$415K Settlement in WV Holiday Pay Lawsuit

The City of Huntington, West Virginia has agreed to a $415,000 settlement with a group of current and former city firefighters following their 2020 lawsuit over holiday pay. The firefighters’ allegations center around a unique portion of the West Virginia Wage Payment and Collection Act that requires paid firefighters either receive time and one-half pay for all hours worked on a holiday, or paid time off for all recognized state holidays. Numerous other municipalities across the state of West Virginia have faced similar lawsuits in the past few years. In fact, the City of Morgantown and its firefighters have been embroiled in a long-running legal battle over this issue. That case is currently before the West Virginia Supreme Court.  

In addition to the $415,000 in back wages, the city agreed to provide firefighters an additional “bank” of paid time off for holidays that occurred from the filing of the lawsuit until the date of the settlement. The city will also modify holiday pay practices moving forward. Firefighters that are not scheduled to work holidays will receive an additional 12 hours of paid time off, over and above the firefighters’ normal paid time off accruals required under the collective bargaining agreement between the firefighters and the city. Additionally, firefighters that work a shift that leads into a holiday [midnight to 7 am] will receive 5 hours of paid time off in addition to their normal leave accruals. The city will continue to pay firefighters that work holidays in accordance with the collective bargaining agreement. Finally, the settlement also requires the city to pay an undisclosed amount for the firefighters’ legal expenses and costs associated with the litigation.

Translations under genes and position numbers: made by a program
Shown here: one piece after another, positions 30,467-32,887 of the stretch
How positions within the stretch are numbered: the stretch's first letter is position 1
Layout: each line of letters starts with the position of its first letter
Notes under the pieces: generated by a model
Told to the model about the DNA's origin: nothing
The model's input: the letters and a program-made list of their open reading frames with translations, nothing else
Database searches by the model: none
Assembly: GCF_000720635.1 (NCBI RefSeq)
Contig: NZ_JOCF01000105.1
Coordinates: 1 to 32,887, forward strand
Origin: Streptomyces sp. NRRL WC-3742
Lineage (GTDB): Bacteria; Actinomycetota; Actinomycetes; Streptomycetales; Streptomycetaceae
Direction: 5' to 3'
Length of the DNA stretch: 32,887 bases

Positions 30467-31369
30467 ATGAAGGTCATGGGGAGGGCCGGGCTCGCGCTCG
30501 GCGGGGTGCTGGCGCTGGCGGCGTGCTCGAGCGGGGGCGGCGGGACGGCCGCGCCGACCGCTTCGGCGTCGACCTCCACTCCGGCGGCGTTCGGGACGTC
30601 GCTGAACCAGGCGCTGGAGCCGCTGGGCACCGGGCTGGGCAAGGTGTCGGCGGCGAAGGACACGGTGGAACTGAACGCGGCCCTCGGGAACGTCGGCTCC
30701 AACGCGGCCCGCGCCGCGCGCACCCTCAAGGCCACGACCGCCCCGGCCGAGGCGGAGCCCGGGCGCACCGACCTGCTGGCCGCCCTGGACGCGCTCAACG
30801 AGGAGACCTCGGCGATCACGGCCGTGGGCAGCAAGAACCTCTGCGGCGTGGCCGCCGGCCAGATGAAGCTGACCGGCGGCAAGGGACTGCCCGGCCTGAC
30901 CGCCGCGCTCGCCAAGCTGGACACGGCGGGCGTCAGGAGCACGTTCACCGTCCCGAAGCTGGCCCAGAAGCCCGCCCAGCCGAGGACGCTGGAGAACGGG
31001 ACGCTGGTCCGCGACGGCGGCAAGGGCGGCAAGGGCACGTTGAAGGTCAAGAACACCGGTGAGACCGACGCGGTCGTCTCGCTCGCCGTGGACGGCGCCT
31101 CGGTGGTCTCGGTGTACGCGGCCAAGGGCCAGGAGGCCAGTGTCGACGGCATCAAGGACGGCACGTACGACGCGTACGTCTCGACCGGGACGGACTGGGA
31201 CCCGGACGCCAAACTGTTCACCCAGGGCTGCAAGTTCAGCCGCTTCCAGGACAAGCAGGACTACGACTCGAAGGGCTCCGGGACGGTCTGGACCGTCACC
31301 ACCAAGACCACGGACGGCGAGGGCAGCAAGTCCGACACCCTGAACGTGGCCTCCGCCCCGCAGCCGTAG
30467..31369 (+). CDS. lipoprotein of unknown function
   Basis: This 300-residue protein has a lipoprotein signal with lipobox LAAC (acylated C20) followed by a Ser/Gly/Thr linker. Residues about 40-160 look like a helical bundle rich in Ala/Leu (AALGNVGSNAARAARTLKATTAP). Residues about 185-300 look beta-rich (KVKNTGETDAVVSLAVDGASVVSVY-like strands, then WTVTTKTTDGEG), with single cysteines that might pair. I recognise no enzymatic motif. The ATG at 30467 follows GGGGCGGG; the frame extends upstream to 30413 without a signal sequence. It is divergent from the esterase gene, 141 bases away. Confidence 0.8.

According to West Virginia Record, the West Virginia’s firefighter Holiday Pay statute has been in place since 1976 and was enacted to recognize the many sacrifices municipal firefighters face by being required to work on holidays. The statute intended “to enhance [firefighter] pay for [working] holidays, a day when most people are at home with their families.” Here is the text of the statute in its entirety:



§8-15-10a. Firemen who are required to work during holidays; how compensated.

From the effective date of this section, if any member of a paid fire department is required to work during a legal holiday as is specified in subsection (a), section one, article two, chapter two of this code, or if a legal holiday falls on the member’s regular scheduled day off, he or she shall be allowed equal time off at such time as may be approved by the chief executive officer of the department under whom he or she serves or, in the alternative, shall be paid at a rate not less than one and one-half times his or her regular rate of pay: Provided, That if a special election of a political subdivision other than a municipality falls on a Saturday or Sunday, the municipality may choose not to recognize the day of the election as a holiday if a majority of the municipality’s city council votes not to recognize the day of the election as a holiday.

Despite being enacted almost fifty years ago, many West Virginia fire departments failed to follow this statute, which has led to a great deal of litigation in recent years. This case serves an important reminder of how state laws can also impact the way firefighters and other first responders must be paid. It often surprises people to learn that the FLSA does not require overtime pay for working a holiday. However, individual states may mandate overtime for working holidays. Additionally, collective bargaining agreements often require overtime and sometimes additional “holiday pay” when an employee works or doesn’t work on a holiday.

Click here for more on the story from The West Virginia Record.

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